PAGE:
"Cold weather got you down? Hang in there, because it’s forecasted to be wonderful ice fishing weather this weekend and it’s about time. Man. What a stretch of miserable weather we’ve had. Hanging around the house, I was getting a bit stir crazy. Even a trip to Walmart was somewhat exciting. Isn’t that sad? At least the frigid temps should have stiffened up all that slush, making it a lot easier to get around.
Prior the cold-snap, I visited a few of the resorts, knowing full well they would have plowed ice roads to some of the best bites going. This includes walleye, perch, and crappie. It all depends on which lake you care to fish.
Prepping for each trip usually takes place the night before and believe it or not, a lot of planning usually goes into each outing. Everything from fish species, tackle, rods, and clothing, to lake mobility. How will I get around the lake?
Super-cold days will have me leaving the snowmobile at home. I just don’t care to do that anymore. Especially when there is a good chance of running into slush. Been there, done that, too many times. I guess I finally learned. Like the time we left all our equipment out in the middle of the lake, returning days later to retrieve it.
Clothing is a huge consideration and much depends on how I am going to fish a particular body of water.
If the weather is marginable, I’ll dress somewhat light, but have plenty of extra clothes in the back seat. I’ll drive to the lake, looking like I was just making a run to the store. Once there, if a resort is handy, I’ll put on the “bibs and boots” inside. It’s certainly a lot easier than hopping around on one foot, trying to keep your socks dry, while standing out on the lake.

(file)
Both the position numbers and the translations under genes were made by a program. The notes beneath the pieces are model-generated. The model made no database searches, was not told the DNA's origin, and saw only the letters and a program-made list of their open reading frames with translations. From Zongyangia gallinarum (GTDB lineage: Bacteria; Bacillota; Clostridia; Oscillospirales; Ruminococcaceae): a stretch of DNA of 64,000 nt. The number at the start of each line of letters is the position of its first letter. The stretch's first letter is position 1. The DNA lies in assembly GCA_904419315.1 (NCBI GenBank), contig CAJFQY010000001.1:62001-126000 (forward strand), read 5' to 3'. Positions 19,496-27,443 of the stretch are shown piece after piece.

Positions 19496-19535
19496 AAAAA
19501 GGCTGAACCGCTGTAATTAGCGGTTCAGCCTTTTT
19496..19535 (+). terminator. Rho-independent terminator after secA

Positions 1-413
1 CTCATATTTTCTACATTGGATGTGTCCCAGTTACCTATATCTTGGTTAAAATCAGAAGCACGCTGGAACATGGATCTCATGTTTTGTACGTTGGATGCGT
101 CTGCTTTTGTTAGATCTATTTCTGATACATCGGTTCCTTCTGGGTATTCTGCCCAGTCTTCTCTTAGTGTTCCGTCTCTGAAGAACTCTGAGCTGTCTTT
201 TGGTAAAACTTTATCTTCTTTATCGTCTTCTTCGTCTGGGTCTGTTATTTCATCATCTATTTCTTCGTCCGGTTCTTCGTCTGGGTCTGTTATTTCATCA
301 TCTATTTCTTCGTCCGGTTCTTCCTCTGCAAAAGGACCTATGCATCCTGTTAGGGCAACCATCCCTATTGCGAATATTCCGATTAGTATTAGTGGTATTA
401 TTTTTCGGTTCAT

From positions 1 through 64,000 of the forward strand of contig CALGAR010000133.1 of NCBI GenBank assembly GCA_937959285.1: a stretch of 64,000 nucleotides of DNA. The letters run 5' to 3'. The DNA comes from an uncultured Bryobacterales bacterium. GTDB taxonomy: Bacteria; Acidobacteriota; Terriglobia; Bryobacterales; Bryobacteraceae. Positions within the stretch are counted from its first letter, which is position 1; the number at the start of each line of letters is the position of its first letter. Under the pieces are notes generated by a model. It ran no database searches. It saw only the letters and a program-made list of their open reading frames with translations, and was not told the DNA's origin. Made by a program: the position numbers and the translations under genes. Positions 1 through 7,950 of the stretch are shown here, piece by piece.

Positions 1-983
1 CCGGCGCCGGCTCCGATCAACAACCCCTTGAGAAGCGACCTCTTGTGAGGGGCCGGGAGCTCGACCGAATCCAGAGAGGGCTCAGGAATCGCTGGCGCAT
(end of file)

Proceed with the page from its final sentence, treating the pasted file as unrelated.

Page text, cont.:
The boots are usually kept in the house at night and placed in the truck before heading out. That way, they’re nice and warm. Also, my feet won’t sweat, while wearing warm boots in the truck. Especially if it’s a long ride. Short drive? Like to Blue Lake, which takes ten minutes. Then I’ll dress “ready to fish” and not worry about getting too warm. All is considered.
Many have seen me, with pants tucked into my boots (I always say I look like a jockey LOL), and there’s good reason for this stylish dress. I prefer to keep my pant cuffs dry so when I go home, all I do is slip out of the boots and I’m ready for the inside.
Drilling holes, quickly pulling the auger up to clean of slush, gets water all over everything. Pant legs left over the boots get frozen chunks of ice all over and make a mess, especially during cold weather. Returning home like this has me hanging bibs in the basement to drip dry for the next day.
I’m surprised that I make it throughout most of the winter by wearing lighter insulated Muck boots. Up to the knee, they’re perfect for drilling holes and I’ve kept fairly-warm with them. However, when I know I’ll be standing outside a lot and it’s going to be cold, I’ll put on a heavier pair of insulted boots. They may be heavy and clumsy but at least they’re warm. The pant legs go inside these as well.
Gloves? I usually don’t wear any but will slip a pair on if needed. I’ve caught plenty of tight-lipped panfish, while wearing gloves. You wouldn’t think you’d be able to “feel” the bites, but you can, in a sense.
Although I use highly-sensitive Tuned Up Custom Rods, I always find myself studying the end of the rod when a fish gets near my bait. By closely watching the rod-tip, you can see the lightest of bites, even before you feel them. It may only be a slight difference in the line or bend in the rod, but it signals a fish is on the other end. Time to set the hook, and hard.
I made a trip to Blue Lake a few weeks ago and bumped into an angler, who was just getting back into the sport of ice fishing, after an 18 year hiatus.
Observing the angler’s new equipment, I noticed there wasn’t any type of electronics. Greg to the rescue. I usually have an extra Vexilar with me, just in case.
I said, “of all equipment, some type of electronics is absolutely necessary if you want to catch fish on a consistent basis.”
A crash course on using the Vexilar took place and within minutes, I had made my case. And although the angler had nice rod and reel, I noticed the line was too heavy. “It’s 8 pound test” said the angler. I gave several reasons why a lighter line should be used and offered a spool of 3-pound test Berkley Ice Line.
The angler had a new 10” power auger but I just had to demonstrate my 8” K-Drill. It went on and on, from jigs, spoons, baits, etc. Finally, I had to leave.